Our idea was to create a bright and transparent space, seamlessly interconnected with the garden and the sky
Our clients, a middle-aged professional couple comprised of a Japanese graphic artist and a British psychologist, appointed us to refurbish their 1900s’ maisonette in Gospel Oak, North-West London. They wanted to build an artist’s studio in lieu of the existing rear conservatory and make a number of internal alterations, all on a very tight budget.
Our idea was to create a bright and transparent space, seamlessly interconnected with the garden and the sky. There were some constraints: the footprint of the new extension was limited to that of the existing conservatory, the height at the boundary could not exceed 3m, and the narrow North-facing gap along the other boundary risked becoming a dark and damp passage.
To achieve our objective and overcome the limitations, we came up with a simple but elegant solution. The studio is comprised of two volumes. One is a low redwood-clad cube attached to the boundary wall, extensively glazed on two sides, with a frameless corner and a large flat skylight on the top. Crowning it is the second volume – a lead-clad, sedum-roofed prism set away from the boundary, with a West-facing window taking in the daylight and conveying it to the passage on the other side. The raised roof and the window of the second volume increase the internal height of the studio and fill it with daylight.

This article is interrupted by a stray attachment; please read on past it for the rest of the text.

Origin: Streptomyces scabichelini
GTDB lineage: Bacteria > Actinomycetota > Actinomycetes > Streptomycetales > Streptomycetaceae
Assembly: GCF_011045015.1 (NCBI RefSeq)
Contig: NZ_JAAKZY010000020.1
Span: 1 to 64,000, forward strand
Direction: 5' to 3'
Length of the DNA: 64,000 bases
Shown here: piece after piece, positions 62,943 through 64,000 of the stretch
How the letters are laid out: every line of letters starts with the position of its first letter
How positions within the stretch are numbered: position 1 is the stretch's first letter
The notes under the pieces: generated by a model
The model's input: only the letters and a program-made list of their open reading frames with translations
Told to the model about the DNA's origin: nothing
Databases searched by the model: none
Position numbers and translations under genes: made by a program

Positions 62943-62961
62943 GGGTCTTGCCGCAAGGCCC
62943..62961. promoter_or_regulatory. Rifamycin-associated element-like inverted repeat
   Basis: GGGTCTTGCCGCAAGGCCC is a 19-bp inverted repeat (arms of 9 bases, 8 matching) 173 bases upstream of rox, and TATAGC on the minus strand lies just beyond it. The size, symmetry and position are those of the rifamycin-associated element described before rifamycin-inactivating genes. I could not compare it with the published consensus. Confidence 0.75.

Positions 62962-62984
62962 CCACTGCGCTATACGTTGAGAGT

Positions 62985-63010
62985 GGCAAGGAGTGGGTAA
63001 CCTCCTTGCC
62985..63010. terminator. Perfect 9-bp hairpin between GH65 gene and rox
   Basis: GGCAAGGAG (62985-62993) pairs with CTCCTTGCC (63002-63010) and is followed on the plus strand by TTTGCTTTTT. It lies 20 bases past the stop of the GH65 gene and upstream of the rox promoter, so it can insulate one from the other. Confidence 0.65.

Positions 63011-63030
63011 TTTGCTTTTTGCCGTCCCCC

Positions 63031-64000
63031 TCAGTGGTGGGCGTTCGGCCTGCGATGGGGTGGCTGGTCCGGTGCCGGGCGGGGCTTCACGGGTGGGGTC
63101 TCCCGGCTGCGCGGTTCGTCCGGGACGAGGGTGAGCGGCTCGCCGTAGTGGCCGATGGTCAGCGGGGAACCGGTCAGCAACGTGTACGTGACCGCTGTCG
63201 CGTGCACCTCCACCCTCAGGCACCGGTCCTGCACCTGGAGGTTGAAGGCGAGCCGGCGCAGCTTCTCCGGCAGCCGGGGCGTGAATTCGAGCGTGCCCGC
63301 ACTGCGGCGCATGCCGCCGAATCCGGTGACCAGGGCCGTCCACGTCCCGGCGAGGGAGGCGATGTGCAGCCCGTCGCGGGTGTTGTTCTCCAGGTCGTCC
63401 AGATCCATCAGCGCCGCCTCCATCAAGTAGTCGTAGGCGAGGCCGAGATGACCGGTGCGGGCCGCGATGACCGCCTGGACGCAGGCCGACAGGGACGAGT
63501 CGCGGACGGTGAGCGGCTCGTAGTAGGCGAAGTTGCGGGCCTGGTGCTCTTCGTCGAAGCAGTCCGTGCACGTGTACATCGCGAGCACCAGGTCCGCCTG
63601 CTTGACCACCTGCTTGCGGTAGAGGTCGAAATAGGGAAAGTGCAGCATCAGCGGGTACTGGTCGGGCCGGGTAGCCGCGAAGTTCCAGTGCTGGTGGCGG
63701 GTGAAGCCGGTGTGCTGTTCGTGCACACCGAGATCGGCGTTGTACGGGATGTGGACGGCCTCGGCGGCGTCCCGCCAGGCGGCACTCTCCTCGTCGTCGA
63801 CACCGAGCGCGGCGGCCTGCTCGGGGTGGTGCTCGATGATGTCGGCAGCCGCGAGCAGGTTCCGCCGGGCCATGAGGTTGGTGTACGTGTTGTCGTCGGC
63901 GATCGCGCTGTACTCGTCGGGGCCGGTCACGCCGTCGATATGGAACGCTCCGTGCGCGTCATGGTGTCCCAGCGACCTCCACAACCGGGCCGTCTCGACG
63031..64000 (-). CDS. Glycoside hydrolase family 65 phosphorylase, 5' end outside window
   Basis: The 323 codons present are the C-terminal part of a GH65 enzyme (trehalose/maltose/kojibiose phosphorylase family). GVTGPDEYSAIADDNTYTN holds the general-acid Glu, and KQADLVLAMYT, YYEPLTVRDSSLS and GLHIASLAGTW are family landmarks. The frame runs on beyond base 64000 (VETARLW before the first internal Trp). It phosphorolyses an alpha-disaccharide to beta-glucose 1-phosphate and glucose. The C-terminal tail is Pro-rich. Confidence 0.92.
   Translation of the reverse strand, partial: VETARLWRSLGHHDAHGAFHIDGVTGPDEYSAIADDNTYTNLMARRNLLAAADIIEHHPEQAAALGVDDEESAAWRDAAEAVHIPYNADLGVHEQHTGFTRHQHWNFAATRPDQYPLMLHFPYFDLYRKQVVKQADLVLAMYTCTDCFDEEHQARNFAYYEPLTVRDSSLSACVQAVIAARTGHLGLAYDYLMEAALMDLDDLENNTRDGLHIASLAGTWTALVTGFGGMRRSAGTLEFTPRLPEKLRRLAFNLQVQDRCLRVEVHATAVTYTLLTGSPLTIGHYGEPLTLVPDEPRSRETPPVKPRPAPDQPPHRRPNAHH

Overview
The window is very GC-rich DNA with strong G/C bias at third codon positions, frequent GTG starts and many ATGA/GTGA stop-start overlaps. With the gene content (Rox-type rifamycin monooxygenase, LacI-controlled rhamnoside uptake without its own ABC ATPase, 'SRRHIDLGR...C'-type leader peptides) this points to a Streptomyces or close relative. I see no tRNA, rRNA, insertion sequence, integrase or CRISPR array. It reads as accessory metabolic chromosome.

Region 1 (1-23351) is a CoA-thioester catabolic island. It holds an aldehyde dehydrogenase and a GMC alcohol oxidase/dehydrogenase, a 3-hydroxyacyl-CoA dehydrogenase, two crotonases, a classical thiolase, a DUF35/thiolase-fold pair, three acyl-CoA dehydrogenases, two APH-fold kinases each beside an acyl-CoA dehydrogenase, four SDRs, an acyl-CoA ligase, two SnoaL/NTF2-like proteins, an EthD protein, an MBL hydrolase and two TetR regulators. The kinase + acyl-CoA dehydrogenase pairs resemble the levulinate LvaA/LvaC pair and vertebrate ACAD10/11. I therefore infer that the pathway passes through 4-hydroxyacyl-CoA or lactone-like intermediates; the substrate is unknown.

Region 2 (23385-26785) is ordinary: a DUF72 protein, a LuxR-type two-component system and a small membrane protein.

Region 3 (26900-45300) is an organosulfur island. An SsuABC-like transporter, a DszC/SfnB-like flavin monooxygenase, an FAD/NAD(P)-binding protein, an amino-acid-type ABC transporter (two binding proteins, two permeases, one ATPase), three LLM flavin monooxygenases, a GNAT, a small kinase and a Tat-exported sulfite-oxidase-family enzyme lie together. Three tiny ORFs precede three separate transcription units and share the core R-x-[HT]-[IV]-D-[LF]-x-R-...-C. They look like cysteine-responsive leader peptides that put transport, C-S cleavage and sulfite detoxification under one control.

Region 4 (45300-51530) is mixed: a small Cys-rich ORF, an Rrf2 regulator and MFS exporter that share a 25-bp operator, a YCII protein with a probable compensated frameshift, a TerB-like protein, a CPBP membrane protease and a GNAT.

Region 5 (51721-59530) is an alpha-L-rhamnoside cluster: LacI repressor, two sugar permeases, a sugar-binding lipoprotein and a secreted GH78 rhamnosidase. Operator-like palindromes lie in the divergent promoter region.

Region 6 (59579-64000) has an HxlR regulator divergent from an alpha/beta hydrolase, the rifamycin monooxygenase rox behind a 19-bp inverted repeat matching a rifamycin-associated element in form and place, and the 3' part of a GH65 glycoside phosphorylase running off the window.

Structurally, the studio is a timber frame on a raft foundation. All elements were modelled and detailed in 3D.
Internally, the studio features an L-shaped desk with drawers and concealed cable trays. One wall is full-width, full-height bookshelves. Three plaster-in wall lights illuminate the sloped ceiling.
The artist working in the studio enjoys uninterrupted views of the tranquille garden, entirely remodelled with paved and gravel surfaces, raised decked areas, white-rendered retaining walls, evergreen shrubs and flower borders.